Roedenbeck et al. (2007) put forward a research agenda aimed at furthering our understanding about the negative impacts that roads have on wildlife. This agenda focused on the following 5 questions: 1) Under what circumstances do roads affect population persistence? 2) What is the relative importance of road effects vs. other impacts on population persistence? 3) Under what circumstances can road effects be mitigated? 4) What is the relative importance of the different mechanisms by which roads affect population persistence? and 5) Under what circumstances do road networks affect population persistence at the landscape level? Over the last years several efforts have been made to try to answer these questions, however, we are still in need to obtain a more geographically balanced view of the magnitude and characteristics of the impact of road networks on wildlife. Most of the studies currently available have been conducted in the USA, Europe and Oceania, whereas studies from tropical regions are still scant. This lack of balance is exemplified by the fact that 2 special issues, published in 2000 and 2010, which focused on reviewing the ecological impacts of roads, included no studies from tropical latitudes (Trombulak & Frissell, 2000; Van der Ree et al., 2011). A deeper understanding of the characteristics and magnitude of road impact on tropical wildlife is particularly urgent due to the high vertebrate biodiversity and anthropogenic threat occurring therein (Laurance et al., 2009).

The general goals of this study were threefold. Firstly, to contribute with a more geographically balanced view of the magnitude and characteristics of wildlife mortality caused by roads. Secondly, to evaluate to what extent road mortality contrasts among different vertebrate groups. And finally, to evaluate how different landscape and road traits affect wildlife mortality.

Materials and methods

This study was conducted on the road running along the Pacific coastal plain in the state of Michoacán, western Mexico (Fig. 1). This two-lane road crosses the municipalities of Lázaro Cárdenas, Aquila and Coahuayana, which are located within the physiographic province of the Sierra Madre del Sur (Correa, 1974). The specific section of the road we studied was the 210 km located between the towns of Acalpican and Coahuayana (Fig. 1). This section of the road is surrounded by a modified landscape consisting of mostly small human settlements (50-200 inhabitants) with the exception of La Placita de Morelos (1,500 inhabitants), tracts of well-conserved forest, secondary vegetation and lands destined to cattle pasture and to a variety of crops. Monthly average temperature in this region is 26 °C and annual precipitation ranges from 600 to 800 mm. Main vegetation types found in the coastal region of Michoacán include: a) tropical dry forest, b) tropical sub-deciduous forest, c) riparian forest, d) savanna, and e) wetlands.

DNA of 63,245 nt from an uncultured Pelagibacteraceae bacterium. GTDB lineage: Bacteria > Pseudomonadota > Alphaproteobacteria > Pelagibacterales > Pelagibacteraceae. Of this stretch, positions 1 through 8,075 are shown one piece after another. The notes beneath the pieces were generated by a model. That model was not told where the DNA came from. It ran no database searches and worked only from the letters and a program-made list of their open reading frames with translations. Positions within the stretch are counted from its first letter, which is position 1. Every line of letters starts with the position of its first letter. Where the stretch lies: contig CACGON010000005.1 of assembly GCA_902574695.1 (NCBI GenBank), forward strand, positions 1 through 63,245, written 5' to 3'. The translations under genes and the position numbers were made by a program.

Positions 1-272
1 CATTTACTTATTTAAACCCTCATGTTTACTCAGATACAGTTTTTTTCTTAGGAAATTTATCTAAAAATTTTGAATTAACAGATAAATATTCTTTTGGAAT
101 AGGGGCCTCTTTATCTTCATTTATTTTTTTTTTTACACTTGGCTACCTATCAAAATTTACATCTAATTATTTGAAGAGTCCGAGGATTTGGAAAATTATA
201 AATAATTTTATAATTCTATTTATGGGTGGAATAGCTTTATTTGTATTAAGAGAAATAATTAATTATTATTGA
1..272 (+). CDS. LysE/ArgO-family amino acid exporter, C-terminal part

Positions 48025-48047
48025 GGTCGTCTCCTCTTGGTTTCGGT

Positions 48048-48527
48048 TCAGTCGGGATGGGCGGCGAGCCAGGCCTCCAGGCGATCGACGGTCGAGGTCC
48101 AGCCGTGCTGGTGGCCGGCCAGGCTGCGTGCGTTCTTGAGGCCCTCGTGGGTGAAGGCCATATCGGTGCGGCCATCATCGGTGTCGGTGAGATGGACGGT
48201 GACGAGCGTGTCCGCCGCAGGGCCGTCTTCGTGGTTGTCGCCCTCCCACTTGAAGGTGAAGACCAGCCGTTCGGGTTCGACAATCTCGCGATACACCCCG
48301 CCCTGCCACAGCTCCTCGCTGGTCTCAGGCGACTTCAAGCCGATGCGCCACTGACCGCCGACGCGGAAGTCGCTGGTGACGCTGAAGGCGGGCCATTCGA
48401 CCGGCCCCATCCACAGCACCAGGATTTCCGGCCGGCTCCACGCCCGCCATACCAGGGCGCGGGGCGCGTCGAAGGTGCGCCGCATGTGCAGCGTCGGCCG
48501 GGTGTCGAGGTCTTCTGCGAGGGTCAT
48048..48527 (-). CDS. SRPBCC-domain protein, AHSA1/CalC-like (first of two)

Figure 1 Location of the road along the western coast of the state of Michoacán, Mexico, in which animal kills were recorded. 

We conducted 10 surveys to search for animals killed (amphibians, reptiles, birds and mammals). All surveys were conducted between July 2010 and January 2011 early in the morning to avoid repetitive damage of animals by passing vehicles. The road was travelled in a vehicle moving at a constant speed of 60 km/hour, slow enough to reduce the probability of missing killed animals the size of a rodent, but still fast enough to reduce interference with other vehicles. Every time a killed animal was detected on the road the vehicle was pulled over in the nearest safe place and members of our team approached the animal by foot wearing orange safety vests and gloves. Whenever it was possible animals were identified on site using field guides. When this was not possible, animal carcasses were collected and taken to the lab for a more careful inspection. All the animals were removed from the road to avoid recording the same animal more than once. The location of each animal kill was recorded with a GPS.

We compiled information about the following landscape variables for our study area: 1) percentage of tree cover from the 2010 MODIS vegetation continuous field product with a pixel resolution of 250 × 250 m (DiMiceli et al., 2011); 2) altitude, derived from a digital elevation model with a pixel resolution of 30 × 30 m (Inegi, 2011a); river and road location from maps scale 1: 50,000 (Inegi, 2011b) and human population density, derived from the interpolation of the 2010 National Census data using Arc Map tools (ESRI, 2011).

To analyze the relative contribution by different species of killed individuals within each vertebrate group, we constructed rank-abundance graphs (Mueller-Dombois & Ellenberg, 1974). We applied analysis of covariance to compare slopes of fitted logarithmic regression models, among species, as a way to contrast species evenness (Izsák, 2006).